Team Cognition: Coordination across Individuals and Machines

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Team Cognition: Coordination across Individuals and Machines  

Patricia Bockelman Morrow and Stephen M. Fiore

The Oxford Handbook of Cognitive Engineering

Edited by John D. Lee and Alex Kirlik

Print Publication Date: Feb 2013Subject: Psychology, Cognitive PsychologyOnline Publication Date: May 2013DOI: 10.1093/oxfordhb/9780199757183.013.0012

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Abstract and Keywords

Team cognition emerges as both the process and product of effective collaboration and coordination. This chapter examines the essential vocabulary for framing team cognition as an interdisciplinary endeavor. A historical review of major contributors to contemporary team cognition theories is provided to establish the field’s place in the larger stories of psychology, computer intelligence, and learning. Mental model representation methodologies provide bridges between theory and practice.

Keywords: team cognitionmental modelscollaborationinterdisciplinaritycognitive engineering

Introduction to Team Cognition

Cognitive science has had an important influence on a number of fields, including engineering and systems design, thus making an impact on our understanding of how to improve organizational and human performance. Importantly, this application has produced a bidirectional influence in the theories that cognitive scientists have produced to understand complex cognition and human performance in team contexts. This influence has helped to move the field such that a melding of human and machine cognition is emerging—an important theoretical blend that is producing a more holistic understanding of cognition in context. In this chapter, we review some of the foundational elements of team cognition theory and discuss the historical basis from which they developed. We discuss these in the context of a theory of team cognition as both process and product of interaction. We first establish a working vocabulary with which the topics may be discussed. The interdisciplinary roots of cognitive science make it especially important to clarify terms that varied fields may use with other intended meanings. We then review some of the theoretical shifts during the 20th century that set in motion the current trends in team cognition. We follow this with a discussion of a team cognitive tool that we suggest provides an example of how to bridge theory and practice. Our overarching goal is to discuss a sampling of the historical antecedents to team cognition as well as discuss important developments in the fields addressing complex collaborative cognition. Through all of this is the theme of the importance of understanding the relation between coordinated cognition and context, whether that context consists of additional humans or machines.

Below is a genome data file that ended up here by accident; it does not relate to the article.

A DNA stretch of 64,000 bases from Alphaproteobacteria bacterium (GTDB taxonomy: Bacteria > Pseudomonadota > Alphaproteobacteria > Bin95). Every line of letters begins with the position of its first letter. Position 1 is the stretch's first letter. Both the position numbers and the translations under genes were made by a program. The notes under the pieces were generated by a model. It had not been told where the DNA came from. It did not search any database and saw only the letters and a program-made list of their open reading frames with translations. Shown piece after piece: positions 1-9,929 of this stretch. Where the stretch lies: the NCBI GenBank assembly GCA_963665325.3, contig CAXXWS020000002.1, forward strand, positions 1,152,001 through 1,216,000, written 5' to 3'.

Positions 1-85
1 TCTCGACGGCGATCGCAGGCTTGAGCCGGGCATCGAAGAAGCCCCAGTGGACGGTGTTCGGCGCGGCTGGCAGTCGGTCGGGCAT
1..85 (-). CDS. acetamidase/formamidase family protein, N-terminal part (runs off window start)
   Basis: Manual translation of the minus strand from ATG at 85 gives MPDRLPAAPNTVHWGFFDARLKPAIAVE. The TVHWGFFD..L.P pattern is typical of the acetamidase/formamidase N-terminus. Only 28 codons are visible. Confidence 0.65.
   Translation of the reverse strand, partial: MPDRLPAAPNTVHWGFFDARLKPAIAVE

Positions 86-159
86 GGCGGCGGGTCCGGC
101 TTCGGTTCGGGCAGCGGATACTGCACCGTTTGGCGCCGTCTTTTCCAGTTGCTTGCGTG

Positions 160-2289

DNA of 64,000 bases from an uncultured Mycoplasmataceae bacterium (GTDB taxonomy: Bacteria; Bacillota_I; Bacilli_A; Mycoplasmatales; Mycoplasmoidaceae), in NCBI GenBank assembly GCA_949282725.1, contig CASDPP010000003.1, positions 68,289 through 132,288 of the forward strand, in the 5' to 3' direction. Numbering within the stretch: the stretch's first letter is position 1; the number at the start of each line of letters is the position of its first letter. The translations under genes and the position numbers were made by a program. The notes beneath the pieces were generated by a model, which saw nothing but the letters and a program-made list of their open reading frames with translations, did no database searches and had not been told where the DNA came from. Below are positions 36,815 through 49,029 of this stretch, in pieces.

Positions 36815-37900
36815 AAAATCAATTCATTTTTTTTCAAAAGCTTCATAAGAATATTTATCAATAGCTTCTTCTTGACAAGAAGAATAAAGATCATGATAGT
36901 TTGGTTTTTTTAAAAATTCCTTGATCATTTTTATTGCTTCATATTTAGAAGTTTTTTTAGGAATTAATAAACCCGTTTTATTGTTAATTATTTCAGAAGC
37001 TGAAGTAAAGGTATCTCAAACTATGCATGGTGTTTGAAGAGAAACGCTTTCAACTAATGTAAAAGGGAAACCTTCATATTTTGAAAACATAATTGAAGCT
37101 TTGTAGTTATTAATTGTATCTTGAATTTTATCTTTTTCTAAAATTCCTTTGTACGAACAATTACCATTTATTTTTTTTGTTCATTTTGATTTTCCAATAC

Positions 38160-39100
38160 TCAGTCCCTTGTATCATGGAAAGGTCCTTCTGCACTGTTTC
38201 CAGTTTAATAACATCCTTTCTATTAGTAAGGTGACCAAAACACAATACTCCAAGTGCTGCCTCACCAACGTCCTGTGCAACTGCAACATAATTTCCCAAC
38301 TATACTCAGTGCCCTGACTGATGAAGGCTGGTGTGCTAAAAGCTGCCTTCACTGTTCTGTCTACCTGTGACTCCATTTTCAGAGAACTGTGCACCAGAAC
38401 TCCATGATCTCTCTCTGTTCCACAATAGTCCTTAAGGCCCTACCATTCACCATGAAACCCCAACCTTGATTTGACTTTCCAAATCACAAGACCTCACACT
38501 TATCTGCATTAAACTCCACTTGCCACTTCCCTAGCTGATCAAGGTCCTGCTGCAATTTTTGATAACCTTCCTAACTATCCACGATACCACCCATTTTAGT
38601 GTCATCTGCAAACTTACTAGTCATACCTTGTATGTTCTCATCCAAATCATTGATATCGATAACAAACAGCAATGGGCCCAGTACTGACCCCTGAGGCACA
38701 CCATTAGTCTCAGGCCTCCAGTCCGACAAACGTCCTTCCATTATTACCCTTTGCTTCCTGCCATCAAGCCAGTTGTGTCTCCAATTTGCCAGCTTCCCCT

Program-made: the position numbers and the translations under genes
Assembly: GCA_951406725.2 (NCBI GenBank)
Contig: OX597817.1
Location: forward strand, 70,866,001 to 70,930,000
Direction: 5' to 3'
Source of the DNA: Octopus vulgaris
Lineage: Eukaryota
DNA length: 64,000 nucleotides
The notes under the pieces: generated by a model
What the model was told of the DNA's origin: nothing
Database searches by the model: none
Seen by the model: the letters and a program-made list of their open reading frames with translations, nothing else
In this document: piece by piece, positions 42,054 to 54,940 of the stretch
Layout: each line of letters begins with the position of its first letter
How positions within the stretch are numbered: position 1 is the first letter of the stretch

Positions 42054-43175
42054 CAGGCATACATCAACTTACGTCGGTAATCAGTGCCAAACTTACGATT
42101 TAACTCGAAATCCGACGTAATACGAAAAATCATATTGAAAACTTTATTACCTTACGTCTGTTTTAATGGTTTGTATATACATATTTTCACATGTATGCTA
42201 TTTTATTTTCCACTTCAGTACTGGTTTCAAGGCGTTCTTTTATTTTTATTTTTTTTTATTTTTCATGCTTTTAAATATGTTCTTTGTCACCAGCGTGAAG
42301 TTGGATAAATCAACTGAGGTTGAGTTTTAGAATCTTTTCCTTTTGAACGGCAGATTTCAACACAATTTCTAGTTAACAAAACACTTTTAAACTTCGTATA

For the cognitive engineer, this means a challenge to design systems for nested intelligences. If teams of people create an emergent cognitive entity, and teams can be found within the context of larger teams, then a cognitive engineer will design for the human and for the layers of cognitive entities found at each team level. In this chapter, we will describe the historical context of team cognition, with one goal being the articulation of team cognition as a distinct form of cognition, one that demands its (p. 201) own tools and techniques from system designers and managers. It is a type of cognition that is inseparable from the humans that compose a team, but distinct in its own cognitive demands. To illustrate the challenges of cognitive engineering for teams, we describe the processes and products related to shared mental models (SMM). While SMM are by no means the only factor of team cognition that is not a critical component of individual cognition, SMM provide distinct theoretical and design challenges for cognitive engineers. We will close with a look at the future directions and research questions that directly relate to cognitive engineering.